Graphene revolution: Fuel breakthrough could rival splitting the atom

 

Some things in science become more interesting only as we discover more about them. Ten years ago, two scientists at Manchester University stunned the world by revealing a new carbon-based material with amazing properties that they made by messing about with lumps of graphite and sticky tape.

They have both since won Nobel Prizes and been given knighthoods. Now one of them, Sir Andre Geim, has led a team that has uncovered another amazing property of this wonder material, which is effectively a new arrangement of carbon in the form of a one-atom-thick crystal layer. As well as being incredibly strong – more than 200 times as strong as steel – and extremely light, graphene conducts electricity extremely well and has a host of potential uses in electronics and in the sphere of new materials for such high-tech industries as aerospace and car manufacturing.

Now it appears that Sir Andre has found another potential use based on graphene’s ability to form a semi-permeable membrane that is porous to positively-charged hydrogen atoms, but to nothing much else. This could prove to be the deal breaker that transforms the hydrogen fuel-cell business, which has been somewhat stalled by the technical limitations.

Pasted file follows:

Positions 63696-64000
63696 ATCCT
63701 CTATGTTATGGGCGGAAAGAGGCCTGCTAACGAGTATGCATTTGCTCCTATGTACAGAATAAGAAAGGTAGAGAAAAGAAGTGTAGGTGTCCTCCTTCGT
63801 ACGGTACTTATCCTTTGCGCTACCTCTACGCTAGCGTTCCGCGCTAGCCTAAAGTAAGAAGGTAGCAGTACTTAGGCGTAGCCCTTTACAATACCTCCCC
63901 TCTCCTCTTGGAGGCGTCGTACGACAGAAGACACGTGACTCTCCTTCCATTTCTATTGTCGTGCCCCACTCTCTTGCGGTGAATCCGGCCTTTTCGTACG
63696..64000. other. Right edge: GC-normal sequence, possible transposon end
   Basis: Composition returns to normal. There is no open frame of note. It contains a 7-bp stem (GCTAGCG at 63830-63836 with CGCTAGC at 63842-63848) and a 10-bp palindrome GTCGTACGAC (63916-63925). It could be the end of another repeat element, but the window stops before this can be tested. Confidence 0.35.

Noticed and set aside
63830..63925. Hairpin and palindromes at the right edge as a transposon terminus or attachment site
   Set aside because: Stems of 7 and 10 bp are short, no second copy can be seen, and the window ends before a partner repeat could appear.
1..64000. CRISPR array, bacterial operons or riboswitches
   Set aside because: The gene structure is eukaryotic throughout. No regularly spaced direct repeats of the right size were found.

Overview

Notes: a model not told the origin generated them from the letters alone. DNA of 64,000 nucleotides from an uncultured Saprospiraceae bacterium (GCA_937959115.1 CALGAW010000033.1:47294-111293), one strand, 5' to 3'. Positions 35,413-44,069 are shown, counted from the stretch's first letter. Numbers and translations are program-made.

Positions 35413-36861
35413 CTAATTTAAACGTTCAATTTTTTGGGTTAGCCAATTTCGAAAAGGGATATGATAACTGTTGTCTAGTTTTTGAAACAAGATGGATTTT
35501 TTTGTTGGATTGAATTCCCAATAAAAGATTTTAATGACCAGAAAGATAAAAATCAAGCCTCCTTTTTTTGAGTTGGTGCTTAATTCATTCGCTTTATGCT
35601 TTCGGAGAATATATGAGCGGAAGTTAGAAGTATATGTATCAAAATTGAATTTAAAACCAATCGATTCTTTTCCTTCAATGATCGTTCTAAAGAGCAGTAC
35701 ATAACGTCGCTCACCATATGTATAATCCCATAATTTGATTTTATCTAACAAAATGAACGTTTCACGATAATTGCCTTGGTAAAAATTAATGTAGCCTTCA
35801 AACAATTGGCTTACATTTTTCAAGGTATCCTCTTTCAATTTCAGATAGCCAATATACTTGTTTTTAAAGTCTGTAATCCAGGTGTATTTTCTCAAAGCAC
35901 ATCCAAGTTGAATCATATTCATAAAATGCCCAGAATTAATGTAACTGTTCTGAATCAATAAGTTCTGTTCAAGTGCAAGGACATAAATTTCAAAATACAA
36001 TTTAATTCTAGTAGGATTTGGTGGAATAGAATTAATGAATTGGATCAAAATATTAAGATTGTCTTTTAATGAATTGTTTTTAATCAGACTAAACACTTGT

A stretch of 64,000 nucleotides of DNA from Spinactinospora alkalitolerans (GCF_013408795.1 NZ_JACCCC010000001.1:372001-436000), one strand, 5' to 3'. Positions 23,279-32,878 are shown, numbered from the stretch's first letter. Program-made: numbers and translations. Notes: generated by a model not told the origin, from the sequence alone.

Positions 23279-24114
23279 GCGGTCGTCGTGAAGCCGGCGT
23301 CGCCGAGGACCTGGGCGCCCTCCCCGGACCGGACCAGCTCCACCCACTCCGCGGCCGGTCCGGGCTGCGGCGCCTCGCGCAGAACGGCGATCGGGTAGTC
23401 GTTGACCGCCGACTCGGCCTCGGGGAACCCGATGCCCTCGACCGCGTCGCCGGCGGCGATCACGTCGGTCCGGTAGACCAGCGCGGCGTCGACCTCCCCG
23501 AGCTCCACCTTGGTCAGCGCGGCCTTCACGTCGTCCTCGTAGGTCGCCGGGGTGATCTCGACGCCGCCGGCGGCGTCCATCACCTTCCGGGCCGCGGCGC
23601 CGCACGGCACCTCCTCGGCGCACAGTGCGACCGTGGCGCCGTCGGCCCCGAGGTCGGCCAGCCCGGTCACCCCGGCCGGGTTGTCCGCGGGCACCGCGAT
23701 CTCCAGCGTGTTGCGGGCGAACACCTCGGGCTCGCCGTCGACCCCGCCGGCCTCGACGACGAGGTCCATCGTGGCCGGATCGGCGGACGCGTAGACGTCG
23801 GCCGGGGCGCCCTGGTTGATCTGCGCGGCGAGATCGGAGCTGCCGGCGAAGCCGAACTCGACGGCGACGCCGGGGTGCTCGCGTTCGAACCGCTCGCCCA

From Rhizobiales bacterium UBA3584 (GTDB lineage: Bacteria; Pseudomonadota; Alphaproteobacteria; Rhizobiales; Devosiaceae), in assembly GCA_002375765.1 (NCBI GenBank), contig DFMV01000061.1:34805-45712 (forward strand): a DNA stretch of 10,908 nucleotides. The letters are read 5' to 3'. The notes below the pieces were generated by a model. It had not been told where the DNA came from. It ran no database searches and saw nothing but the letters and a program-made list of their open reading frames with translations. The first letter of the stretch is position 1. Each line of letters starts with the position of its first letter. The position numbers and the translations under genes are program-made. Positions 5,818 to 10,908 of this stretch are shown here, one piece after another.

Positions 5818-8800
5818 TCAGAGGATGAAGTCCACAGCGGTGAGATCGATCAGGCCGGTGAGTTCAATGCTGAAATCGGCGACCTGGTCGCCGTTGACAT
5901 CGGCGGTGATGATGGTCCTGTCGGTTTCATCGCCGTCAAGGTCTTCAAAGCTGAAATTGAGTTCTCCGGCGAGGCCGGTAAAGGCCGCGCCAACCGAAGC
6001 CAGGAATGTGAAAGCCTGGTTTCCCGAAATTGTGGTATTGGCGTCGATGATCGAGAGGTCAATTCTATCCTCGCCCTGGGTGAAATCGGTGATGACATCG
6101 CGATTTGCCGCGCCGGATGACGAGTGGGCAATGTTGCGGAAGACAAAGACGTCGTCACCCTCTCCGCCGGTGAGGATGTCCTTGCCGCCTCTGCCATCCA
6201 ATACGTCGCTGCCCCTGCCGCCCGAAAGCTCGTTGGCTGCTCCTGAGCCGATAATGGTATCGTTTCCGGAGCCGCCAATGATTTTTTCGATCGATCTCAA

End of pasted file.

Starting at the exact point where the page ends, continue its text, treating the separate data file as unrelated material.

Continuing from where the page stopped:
Even more intriguing is the possibility that graphene may be used to “harvest” hydrogen from the air, providing a new source of carbon-free fuel. Combined with fuel-cell technology, the breakthrough could prove to be as important as splitting the atom in terms of energy.

The Government, and George Osborne in particular, must therefore be congratulated in recognising the immense potential of this British discovery (albeit by two émigré Russians) by sanctioning a £61m National Graphene Institute on the Manchester University campus.

But Sir Andre himself has voiced a note of caution on this visible symbol of scientific excellence; £45m of this sum is going on the building, not on the science. To really capitalise on our academic talent, we need to think even bigger when it comes to investing in our technological future, and that means thinking about people as well as buildings.

Comments